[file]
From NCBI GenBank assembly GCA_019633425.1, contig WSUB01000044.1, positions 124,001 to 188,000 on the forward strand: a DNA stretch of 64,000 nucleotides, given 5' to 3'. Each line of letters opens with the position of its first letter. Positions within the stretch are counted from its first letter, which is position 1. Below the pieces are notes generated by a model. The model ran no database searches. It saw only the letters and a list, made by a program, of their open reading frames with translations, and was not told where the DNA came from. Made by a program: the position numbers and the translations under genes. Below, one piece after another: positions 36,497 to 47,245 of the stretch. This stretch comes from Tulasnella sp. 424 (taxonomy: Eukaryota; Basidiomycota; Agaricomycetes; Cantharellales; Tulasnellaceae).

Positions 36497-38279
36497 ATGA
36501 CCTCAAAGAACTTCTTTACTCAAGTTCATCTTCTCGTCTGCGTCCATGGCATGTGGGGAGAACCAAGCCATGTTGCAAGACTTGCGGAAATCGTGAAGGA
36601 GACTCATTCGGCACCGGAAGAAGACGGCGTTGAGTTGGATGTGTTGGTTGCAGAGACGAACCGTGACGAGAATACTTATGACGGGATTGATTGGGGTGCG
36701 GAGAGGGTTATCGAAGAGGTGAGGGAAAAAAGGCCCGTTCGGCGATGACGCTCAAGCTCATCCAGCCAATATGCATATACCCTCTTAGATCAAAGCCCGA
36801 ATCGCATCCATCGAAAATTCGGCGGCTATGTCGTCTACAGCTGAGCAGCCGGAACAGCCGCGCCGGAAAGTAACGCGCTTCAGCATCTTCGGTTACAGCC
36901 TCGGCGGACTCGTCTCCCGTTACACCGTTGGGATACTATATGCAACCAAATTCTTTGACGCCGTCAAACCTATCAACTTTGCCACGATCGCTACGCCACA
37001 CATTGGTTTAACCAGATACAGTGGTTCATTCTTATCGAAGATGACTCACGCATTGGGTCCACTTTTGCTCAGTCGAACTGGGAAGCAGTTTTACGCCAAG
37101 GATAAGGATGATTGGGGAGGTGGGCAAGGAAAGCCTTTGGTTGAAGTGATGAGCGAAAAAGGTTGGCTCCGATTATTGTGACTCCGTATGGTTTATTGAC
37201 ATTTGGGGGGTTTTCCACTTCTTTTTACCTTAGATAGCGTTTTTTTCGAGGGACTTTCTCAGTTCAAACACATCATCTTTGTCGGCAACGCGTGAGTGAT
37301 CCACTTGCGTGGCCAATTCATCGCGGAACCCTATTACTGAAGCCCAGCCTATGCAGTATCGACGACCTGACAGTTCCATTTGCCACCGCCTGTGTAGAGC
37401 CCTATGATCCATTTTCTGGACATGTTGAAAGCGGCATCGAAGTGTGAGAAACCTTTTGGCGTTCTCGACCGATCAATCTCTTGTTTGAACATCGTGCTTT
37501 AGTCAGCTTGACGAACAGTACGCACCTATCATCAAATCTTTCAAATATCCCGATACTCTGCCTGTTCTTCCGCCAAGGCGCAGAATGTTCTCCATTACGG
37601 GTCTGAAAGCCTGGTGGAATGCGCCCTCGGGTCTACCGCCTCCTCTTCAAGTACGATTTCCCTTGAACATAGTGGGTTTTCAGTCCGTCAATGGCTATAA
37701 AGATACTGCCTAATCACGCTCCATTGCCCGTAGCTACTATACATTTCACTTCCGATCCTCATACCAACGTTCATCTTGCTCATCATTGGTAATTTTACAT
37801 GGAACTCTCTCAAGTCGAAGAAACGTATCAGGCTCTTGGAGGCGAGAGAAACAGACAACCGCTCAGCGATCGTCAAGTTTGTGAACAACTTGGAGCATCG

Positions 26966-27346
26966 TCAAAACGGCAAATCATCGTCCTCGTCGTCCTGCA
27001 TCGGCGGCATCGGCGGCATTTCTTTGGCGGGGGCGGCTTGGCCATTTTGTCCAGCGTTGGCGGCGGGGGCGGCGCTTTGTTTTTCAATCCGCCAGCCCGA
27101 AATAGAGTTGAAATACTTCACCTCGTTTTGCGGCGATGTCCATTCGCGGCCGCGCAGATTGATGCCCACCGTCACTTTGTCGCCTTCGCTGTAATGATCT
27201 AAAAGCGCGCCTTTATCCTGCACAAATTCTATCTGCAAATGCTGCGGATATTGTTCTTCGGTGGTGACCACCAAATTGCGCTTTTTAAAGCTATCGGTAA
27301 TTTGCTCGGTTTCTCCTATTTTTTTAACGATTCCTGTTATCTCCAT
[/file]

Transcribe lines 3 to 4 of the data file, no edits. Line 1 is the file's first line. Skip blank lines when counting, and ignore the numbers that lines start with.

36497 ATGA
36501 CCTCAAAGAACTTCTTTACTCAAGTTCATCTTCTCGTCTGCGTCCATGGCATGTGGGGAGAACCAAGCCATGTTGCAAGACTTGCGGAAATCGTGAAGGA